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Discussion on: My First Month (or so) With Rust

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jmccabe profile image
John McCabe • Edited on

I don't know your background, but I wanted to share a couple of thoughts..

1) "semicolons everywhere were kinda weird for me, but at least Rust doesn’t require explicit returns (and can avoid semicolons in the last expression too)."

Have you ever learnt Pascal? It also (at least, when I learnt it in 1983) had this. There's differentiation between function and procedures. Both return at the end (i.e. no jumping out in the middle, which was frowned upon at the time as doing so isn't much different to 'goto'), but the return value from a function is set by assigning a value to the function name. Interesting, worth a look! Also semi-colons separate statements, rather than terminate them, so not needed if the next bit of code (end of a subroutine for example) doesn't count as a statement.

2) "Ranges are not inclusive"

I don't know Ruby, but your comment made me look, as ranges are inclusive in Ada (released to the public in 1983), and Ruby has adopted similar 's..e' syntax. However you didn't mention Ruby's 's...e' syntax, which gives you a range that doesn't include the end index (alternatively the ::new(s, e, true) version, where the last parameter is 'exclude_end'). It seems like, essentially, Rust and Ruby have just chosen the defaults to be opposite.

3) "Underscores and numbers"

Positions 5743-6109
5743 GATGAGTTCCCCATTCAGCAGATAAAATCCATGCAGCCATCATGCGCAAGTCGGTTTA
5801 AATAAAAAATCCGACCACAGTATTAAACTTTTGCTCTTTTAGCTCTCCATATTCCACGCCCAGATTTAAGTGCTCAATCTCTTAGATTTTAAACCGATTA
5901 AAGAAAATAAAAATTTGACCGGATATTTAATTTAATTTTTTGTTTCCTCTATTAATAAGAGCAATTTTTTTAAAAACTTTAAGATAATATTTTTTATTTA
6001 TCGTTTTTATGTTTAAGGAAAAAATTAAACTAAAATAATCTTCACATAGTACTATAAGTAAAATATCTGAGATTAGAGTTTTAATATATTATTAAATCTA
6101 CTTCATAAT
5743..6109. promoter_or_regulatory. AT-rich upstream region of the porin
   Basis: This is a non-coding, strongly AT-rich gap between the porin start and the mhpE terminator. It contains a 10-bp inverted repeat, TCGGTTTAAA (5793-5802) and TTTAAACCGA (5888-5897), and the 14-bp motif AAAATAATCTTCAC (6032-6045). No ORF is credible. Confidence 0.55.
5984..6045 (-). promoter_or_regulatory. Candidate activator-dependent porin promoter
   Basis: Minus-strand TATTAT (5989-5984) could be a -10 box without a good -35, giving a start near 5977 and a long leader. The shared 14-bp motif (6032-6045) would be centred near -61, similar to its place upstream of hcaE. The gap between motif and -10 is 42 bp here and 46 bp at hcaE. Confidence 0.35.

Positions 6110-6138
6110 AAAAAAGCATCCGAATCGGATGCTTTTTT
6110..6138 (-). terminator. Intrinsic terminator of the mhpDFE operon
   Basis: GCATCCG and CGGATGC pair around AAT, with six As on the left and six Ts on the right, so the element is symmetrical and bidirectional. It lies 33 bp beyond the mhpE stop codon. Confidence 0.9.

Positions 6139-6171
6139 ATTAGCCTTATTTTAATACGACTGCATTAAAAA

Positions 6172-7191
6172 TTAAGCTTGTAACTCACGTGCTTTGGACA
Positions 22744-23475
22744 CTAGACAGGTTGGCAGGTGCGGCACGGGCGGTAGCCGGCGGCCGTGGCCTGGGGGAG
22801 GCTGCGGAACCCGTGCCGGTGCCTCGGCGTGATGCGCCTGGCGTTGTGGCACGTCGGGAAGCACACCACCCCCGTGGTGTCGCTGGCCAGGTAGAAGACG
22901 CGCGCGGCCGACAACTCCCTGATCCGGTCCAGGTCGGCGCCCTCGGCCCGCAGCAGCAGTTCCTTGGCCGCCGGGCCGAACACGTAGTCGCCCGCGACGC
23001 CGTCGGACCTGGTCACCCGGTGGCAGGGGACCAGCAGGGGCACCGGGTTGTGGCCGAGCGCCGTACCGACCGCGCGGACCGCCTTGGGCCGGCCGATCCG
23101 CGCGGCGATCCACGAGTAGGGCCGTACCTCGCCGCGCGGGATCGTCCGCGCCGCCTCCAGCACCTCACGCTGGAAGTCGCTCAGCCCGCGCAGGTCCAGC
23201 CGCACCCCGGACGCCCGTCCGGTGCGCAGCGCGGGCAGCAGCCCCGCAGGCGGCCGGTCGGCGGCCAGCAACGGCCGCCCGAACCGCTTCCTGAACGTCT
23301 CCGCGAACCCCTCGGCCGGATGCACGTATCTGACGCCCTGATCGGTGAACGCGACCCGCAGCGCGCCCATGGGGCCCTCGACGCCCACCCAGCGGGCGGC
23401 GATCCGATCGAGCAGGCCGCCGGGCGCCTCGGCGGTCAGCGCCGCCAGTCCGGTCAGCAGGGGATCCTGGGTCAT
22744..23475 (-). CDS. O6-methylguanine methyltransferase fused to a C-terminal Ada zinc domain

Yes, Ada (1983) has this. Also various number bases can be easily specified. For example:

16#ABCD_EF01# - - hexadecimal 32-bit integral value.
2#1010_1011_1100_1101_1110_1111_0000_0001# - - same in binary
3#0.1# - - base 3 floating point, => 1/3rd

4) "Rust has no ternary operator"

Neither had Ada originally, but "if expressions" and "case expressions", which are similar to the ternary operator, were added in 2012. It looks like they're also similar to Ruby's if/else expressions, so....

5) "The compiler is my friend"

This is what Ada programmers have known since the early '80s :-)

Thanks for the article. I've had a cursory glance at Rust, but never got very far since a lot of the 'simple' stuff appears to be a reinvention of the wheel, with different syntax for no apparent benefit. Maybe I should try harder :-)

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matheusrich profile image
Matheus Richard Author

Thanks for your time writing this. Yeah, much of the things were quite similar between Ruby and Rust. Also, Ada was one of the languages that influenced Ruby, according to Matz.